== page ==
G.sample_scalar() SHALL return a value between 1 and (G.group_order  1). The value sampling MUST BE uniformly random. It is RECOMMENDED to use rejection sampling for converting a uniform bitstring to a uniform value between 1 and (G.group_order  1).

G.calculate_generator(H, PRS,sid,CI) function SHALL be implemented as follows.
 First gen_str = generator_string(G.DSI,PRS,CI,sid, H.s_in_bytes) is calculated.
 Then the output of a call to encode_to_curve(gen_str) is returned, using the selected function from .
 G.scalar_mult(s,X) is a function that operates on a scalar s and an input point X. The input X shall use the same encoding as produced by the G.calculate_generator method above.
G.scalar_mult(s,X) SHALL return an encoding of either the point X^s or the point X^(s) according to . Implementations SHOULD use the fullcoordinate format without compression, as important protocols such as TLS 1.3 removed support for compression. Implementations of scalar_mult(s,X) MAY output either X^s or X^(s) as both points X^s and X^(s) have the same xcoordinate and
result in the same DiffieHellman shared secrets K.
(This allows implementations to opt for xcoordinateonly scalar multiplication algorithms.)

G.scalar_mult_vfy(s,X) merges verification of point X according to A.16.10. and the the ECSVDPDH procedure from .
It SHALL BE implemented as follows:
 If is_valid(X) = False then G.scalar_mult_vfy(s,X) SHALL return "error" as specified in A.16.10 and 7.2.1.
 Otherwise G.scalar_mult_vfy(s,X) SHALL return the result of the ECSVDPDH procedure from (section 7.2.1). I.e. it shall
either return "error" (in case that X^s is the neutral element) or the secret shared value "z" (otherwise). "z" SHALL be encoded by using
the bigendian encoding of the xcoordinate of the result point X^s according to .
 We represent the neutral element G.I by using the representation of the "error" result case from as used in the G.scalar_mult_vfy method above.
Verification tests
For ShortWeierstrass curves verification tests according to SHALL consider encodings of the point at infinity and an encoding of a point not on the group.
Implementation verification
Any CPace implementation MUST be tested against invalid or weak point attacks.
Implementation MUST be verified to abort upon conditions where G.scalar_mult_vfy functions outputs G.I.
For testing an implementation it is RECOMMENDED to include weak or invalid points in MSGa and MSGb and introduce this
in a protocol run. It SHALL be verified that the abort condition is properly handled.
Moreover any implementation MUST be tested with respect invalid encodings of MSGa and MSGb where the length of the message
does not match the specified encoding (i.e. where the sum of the prepended length information does not match the actual length
of the message).
Corresponding test vectors are given in the appendix for all recommended cipher suites.
Security Considerations
A security proof of CPace is found in . This proof covers all recommended cipher suites included in this document.
In the following sections we describe how to protect CPace against several attack families, such as relay, length extension or side channel attacks. We also describe aspects to consider when deviating from recommended cipher suites.
Party identifiers and relay attacks
If unique strings identifying the protocol partners are included either as part of the channel identifier CI, the session id sid or the associated data fields ADa, ADb, the ISK will provide implicit authentication also regarding the party identities. Incorporating party identifier strings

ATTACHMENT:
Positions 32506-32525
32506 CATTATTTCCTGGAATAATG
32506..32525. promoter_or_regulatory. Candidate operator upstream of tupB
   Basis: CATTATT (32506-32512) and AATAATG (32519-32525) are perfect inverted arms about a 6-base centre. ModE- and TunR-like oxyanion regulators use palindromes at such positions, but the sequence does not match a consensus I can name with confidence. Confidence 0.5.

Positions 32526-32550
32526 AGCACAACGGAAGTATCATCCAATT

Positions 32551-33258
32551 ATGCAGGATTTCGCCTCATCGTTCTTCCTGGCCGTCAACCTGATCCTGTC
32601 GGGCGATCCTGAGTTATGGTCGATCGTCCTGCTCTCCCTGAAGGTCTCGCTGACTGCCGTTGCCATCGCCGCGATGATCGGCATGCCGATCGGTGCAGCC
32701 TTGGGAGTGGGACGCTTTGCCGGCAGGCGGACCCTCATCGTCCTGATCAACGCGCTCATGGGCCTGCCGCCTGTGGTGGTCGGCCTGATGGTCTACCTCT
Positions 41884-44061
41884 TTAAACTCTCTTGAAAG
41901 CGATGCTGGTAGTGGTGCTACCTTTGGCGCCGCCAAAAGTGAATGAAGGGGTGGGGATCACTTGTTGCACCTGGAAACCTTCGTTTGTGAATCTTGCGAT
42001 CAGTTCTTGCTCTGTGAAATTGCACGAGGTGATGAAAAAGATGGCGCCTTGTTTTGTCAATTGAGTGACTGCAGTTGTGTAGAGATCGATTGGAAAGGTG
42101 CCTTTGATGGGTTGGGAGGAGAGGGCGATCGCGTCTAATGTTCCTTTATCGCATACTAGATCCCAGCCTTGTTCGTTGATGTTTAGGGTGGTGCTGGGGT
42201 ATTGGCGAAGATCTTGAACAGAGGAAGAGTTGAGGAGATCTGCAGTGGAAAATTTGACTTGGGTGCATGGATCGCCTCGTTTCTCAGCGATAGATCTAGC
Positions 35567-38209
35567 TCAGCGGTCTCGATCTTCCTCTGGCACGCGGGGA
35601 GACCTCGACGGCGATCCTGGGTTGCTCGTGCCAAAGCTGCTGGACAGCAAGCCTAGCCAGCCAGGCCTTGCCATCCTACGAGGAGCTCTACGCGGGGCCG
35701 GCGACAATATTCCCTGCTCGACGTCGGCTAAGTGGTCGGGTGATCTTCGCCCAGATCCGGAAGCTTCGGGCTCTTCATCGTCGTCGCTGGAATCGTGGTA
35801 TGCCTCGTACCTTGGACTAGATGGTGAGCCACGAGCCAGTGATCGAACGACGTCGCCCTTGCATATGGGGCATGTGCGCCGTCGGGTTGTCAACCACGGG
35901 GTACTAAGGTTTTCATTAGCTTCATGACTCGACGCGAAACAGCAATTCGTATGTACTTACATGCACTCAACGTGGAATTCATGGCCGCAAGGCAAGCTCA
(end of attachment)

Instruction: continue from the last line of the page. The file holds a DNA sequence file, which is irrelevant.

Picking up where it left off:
is important for fending off relay attacks.
Such attacks become relevant in a setting where several parties, say, A, B and C, share the same password PRS. An adversary might relay messages from a honest user A, who aims at interacting with user B, to a party C instead. If no party identifier strings are used, and B and C use the same PRS value, A might be establishing a common ISK key with C while assuming to interact with party B.
Including and checking party identifiers can fend off such relay attacks.
Network message encoding and hashing protocol transcripts
It is RECOMMENDED to encode the (Ya,ADa) and (Yb,ADb) fields on the network by using network_encode(Y,AD) = lv_cat(Y,AD). I.e. we RECOMMEND
to prepend an encoding of the length of the subfields. As the length
of the variablesize input strings are prepended this results in a socalled prefixfree encoding of transcript strings, using terminology introduced in . This property allows for disregarding lengthextension imperfections that come with the commonly used
MerkleDamgard hash function constructions such as SHA256 and SHA512.
Other alternative network encoding formats which prepend an encoding of the length of variablesize data fields in the protocol
messages are equally suitable.
This includes, e.g., the typelengthvalue format specified in the DER encoding standard (X.690) or the protocol message encoding used in the TLS protocol family for the TLS clienthello or serverhello messages.
In case that an application whishes to use another form of network message encoding which is not prefixfree,
the guidance given in SHOULD BE considered (e.g. by replacing hash functions with the HMAC constructions from).
Key derivation
Although already K is a shared value, it MUST NOT itself be used as an application key. Instead, ISK MUST BE used. Leakage of K to an adversary can lead to offline dictionary attacks.
As noted already in it is RECOMMENDED to process ISK
by use of a suitable strong key derivation function KDF (such as defined in ) first,
before using the key in a higherlevel protocol.
Key confirmation
In many applications it is advisable to add an explicit key confirmation round after the CPace protocol flow. However, as some applications